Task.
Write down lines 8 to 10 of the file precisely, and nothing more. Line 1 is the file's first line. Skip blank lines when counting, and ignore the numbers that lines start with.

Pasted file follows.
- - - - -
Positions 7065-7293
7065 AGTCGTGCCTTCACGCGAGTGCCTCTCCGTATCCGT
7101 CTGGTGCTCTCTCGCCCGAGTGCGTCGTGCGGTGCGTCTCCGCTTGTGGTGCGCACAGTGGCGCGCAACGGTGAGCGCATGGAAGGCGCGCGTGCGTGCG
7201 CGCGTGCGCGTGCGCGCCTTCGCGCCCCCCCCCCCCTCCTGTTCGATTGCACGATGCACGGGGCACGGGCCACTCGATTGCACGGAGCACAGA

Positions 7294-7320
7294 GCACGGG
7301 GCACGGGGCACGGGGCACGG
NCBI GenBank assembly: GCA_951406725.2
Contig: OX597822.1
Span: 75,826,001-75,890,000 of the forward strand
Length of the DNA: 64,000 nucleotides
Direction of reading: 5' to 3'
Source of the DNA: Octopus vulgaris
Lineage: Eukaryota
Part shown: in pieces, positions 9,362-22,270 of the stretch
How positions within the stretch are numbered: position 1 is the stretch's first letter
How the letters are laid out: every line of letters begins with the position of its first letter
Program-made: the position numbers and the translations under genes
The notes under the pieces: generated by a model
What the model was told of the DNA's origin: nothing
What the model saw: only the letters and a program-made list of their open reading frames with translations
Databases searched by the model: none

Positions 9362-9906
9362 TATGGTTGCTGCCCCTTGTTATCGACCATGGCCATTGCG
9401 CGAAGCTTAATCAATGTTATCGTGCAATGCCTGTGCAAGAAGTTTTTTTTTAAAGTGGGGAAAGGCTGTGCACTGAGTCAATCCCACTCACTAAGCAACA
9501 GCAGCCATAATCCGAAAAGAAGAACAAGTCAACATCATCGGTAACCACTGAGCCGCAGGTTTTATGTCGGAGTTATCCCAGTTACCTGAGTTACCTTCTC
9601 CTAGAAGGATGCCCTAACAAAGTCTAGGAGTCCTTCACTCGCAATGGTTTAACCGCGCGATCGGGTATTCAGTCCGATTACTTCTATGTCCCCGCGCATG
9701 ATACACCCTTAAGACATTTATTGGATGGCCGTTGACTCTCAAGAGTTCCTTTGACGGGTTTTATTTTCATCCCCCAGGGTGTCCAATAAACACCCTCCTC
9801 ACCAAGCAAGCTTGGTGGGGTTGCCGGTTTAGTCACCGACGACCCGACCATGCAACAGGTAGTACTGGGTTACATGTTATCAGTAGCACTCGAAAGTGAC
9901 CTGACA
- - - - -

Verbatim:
NCBI GenBank assembly: GCA_951406725.2
Contig: OX597822.1
Span: 75,826,001-75,890,000 of the forward strand